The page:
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Untold Valor: Forgotten Stories of American Bomber Crews over Europe in World War II

Jan Paczkis|Sunday, November 22, 2009

4.0 out of 5 stars Includes the Surprising Nazi Tolerance of American Jewish POWs, November 21, 2009 Instead of repeating other reviewers, let's focus mostly on seldom-mentioned content. Interestingly, Werner Goering, the nephew of Hermann, fought on the American side. (p. 136-on). Though both Sweden and Switzerland were neutral, the latter tilted strongly towards the Germans (p. 173), and treated downed American flyers accordingly. There is a brief account of the evacuation of Stalag Luft III in the face of the advancing Red Army (p. 203)--an evacuation that took place several months after the famous GREAT ESCAPE.


  4.0 out of 5 stars Includes the Surprising Nazi Tolerance of American Jewish POWs,

Although much has been written, in recent years, that bemoans the plight of German civilians killed by Allied bombing, this book reminds us that the bomber crews themselves faced heavy casualties in their campaigns. At one point in the book, there is a quoted discourse in which the Nazi killings of the Jews (and--not mentioned--that of millions of non-Jews) is equated with Allies and their killings of German civilians through bombing. (p. 212). Some readers may find this false comparison offensive.


The most fascinating part of the book deals with American Jews. Morris writes: "There were tens of thousands of Jewish airmen flying over the Reich in World War II. An unknown number, certainly several thousand, were shot down and ended up as prisoners of war in German Stalag Lufts, or prisoner camps." (p. 77). The Nazi treatment of American Jews was far from monolithic. Morris writes: "Some Jewish airmen who ended up as POWs reported that their experiences as guests of the Germans were nearly devoid of anti-Semitism or mistreatment...However, there were instances of Jews being mistreated." (p. 78).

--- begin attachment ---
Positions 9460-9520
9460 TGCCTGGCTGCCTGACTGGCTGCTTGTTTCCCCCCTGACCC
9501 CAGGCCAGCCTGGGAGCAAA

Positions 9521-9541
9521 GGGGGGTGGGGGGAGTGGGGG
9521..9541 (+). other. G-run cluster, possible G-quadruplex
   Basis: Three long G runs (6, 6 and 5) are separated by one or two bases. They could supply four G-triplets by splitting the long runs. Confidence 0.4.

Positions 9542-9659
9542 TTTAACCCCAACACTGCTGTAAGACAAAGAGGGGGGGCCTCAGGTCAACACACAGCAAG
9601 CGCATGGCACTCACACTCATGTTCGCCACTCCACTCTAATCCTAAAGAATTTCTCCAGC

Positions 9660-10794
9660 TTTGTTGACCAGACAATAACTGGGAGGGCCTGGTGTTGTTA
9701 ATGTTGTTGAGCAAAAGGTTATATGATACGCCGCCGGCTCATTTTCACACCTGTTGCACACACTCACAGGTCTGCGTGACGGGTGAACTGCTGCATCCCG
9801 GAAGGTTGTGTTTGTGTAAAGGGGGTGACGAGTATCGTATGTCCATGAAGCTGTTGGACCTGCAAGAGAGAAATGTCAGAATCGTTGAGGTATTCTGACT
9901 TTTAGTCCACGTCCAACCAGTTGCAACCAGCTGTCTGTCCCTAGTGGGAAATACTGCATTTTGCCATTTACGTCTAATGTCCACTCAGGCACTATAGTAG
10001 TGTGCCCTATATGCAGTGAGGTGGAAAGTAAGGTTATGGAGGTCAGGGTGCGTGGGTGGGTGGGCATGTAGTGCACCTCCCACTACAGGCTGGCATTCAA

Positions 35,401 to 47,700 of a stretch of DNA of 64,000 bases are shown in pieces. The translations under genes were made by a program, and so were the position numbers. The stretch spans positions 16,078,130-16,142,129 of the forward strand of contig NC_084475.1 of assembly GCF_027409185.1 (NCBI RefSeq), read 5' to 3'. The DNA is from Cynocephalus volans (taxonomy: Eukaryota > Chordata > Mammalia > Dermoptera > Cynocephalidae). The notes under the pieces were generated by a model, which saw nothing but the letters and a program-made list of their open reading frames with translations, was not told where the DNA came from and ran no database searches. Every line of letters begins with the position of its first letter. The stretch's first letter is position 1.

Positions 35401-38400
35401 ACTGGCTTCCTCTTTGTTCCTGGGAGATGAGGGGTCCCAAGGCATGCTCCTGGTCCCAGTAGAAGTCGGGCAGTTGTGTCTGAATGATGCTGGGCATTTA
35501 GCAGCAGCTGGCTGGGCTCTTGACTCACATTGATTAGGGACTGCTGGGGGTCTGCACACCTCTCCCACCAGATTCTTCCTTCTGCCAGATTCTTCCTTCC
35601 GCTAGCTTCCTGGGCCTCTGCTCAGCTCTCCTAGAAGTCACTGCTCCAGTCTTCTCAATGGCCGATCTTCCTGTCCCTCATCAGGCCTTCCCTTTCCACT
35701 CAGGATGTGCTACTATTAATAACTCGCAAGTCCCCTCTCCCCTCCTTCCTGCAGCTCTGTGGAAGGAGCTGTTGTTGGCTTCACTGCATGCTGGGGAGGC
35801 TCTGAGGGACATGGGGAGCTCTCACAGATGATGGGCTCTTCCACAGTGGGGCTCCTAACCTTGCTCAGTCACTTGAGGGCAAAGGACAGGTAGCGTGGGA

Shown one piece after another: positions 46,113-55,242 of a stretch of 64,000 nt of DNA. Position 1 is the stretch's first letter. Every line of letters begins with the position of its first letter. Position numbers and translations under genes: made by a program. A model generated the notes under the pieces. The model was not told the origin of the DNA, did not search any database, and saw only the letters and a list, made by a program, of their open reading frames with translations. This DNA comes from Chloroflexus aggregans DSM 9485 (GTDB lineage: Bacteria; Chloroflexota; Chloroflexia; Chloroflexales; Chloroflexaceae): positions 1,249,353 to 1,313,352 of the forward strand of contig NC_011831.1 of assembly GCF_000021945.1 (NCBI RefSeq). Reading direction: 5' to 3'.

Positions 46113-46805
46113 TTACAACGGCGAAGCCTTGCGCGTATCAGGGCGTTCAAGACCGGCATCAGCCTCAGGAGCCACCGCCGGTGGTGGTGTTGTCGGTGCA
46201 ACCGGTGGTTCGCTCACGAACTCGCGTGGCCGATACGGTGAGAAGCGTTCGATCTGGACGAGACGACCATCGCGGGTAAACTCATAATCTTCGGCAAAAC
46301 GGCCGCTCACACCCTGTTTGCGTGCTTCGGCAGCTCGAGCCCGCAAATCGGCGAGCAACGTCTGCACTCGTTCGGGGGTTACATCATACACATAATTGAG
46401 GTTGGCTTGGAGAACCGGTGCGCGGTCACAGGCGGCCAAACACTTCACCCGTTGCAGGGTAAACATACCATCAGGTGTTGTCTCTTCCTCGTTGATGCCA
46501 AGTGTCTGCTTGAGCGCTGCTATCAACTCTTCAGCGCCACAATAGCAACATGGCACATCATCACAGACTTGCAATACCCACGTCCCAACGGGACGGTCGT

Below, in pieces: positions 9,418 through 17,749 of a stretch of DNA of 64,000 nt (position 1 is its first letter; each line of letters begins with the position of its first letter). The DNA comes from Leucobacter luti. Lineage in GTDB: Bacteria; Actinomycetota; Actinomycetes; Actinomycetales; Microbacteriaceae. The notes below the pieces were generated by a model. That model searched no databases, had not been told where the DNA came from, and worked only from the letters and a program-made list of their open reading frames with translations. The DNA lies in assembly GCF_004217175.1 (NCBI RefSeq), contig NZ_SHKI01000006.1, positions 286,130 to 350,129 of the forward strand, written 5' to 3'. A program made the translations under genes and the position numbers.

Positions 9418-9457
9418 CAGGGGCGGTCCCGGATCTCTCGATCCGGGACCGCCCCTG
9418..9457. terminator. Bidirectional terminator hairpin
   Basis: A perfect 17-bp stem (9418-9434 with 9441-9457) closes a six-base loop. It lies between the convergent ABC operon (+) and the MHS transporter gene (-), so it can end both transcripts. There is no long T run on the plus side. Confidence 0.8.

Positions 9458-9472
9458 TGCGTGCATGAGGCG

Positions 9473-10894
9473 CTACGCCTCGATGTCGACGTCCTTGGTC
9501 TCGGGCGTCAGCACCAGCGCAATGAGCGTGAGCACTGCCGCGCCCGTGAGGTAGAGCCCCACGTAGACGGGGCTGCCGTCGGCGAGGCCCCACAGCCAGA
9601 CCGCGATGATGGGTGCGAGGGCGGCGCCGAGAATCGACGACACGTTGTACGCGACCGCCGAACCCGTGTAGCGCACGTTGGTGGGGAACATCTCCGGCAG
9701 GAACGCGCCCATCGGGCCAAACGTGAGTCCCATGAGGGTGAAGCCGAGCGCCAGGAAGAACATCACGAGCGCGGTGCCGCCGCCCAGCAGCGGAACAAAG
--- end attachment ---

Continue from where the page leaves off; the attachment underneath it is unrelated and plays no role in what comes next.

In early 1945, towards the very end of the war, the Nazis did separate the Jewish POWs from non-Jewish ones, and made other moves against them. (p. 84-on). However, nothing more was done against them. [The reader familiar with Holocaust history may recount that this, ironically, occurred after the Birkenau crematories had been shut down--in November 1944--two months before the arrival of the Red Army would have forced this development.]


There were American Jews in Nazi captivity for quite a few years. But when all was said and done, the Nazis did not, in fact, extend the Final Solution to American Jewish POWs. Morris comments: "Though the Third Reich was a system dedicated to the complete destruction of the Jewish race, almost all the Jewish aircrew POWs lived to tell the tale of their captivity." (pp. 78-79).


All this is counterintuitive. We had been led to believe that the Nazis would spare no effort to kill every single possible Jew within reach, even if it went against German military, economic, and political interests. We see from this book that such was not necessarily the case. [The reader who is a student of WWII POWs may recount the fact that the Germans murdered over 3 million Soviet POWs, mainly through starvation. The USSR had not signed the Geneva Convention; the Americans had done so. Clearly, the Germans put observance of the Geneva Convention ahead of their plans to exterminate all possible Jews. It is sobering to realize that the American Jewish POW had a greater right to live, in Nazi eyes, than did the Byelorussian-gentile or Ukrainian-gentile Soviet POW.]  
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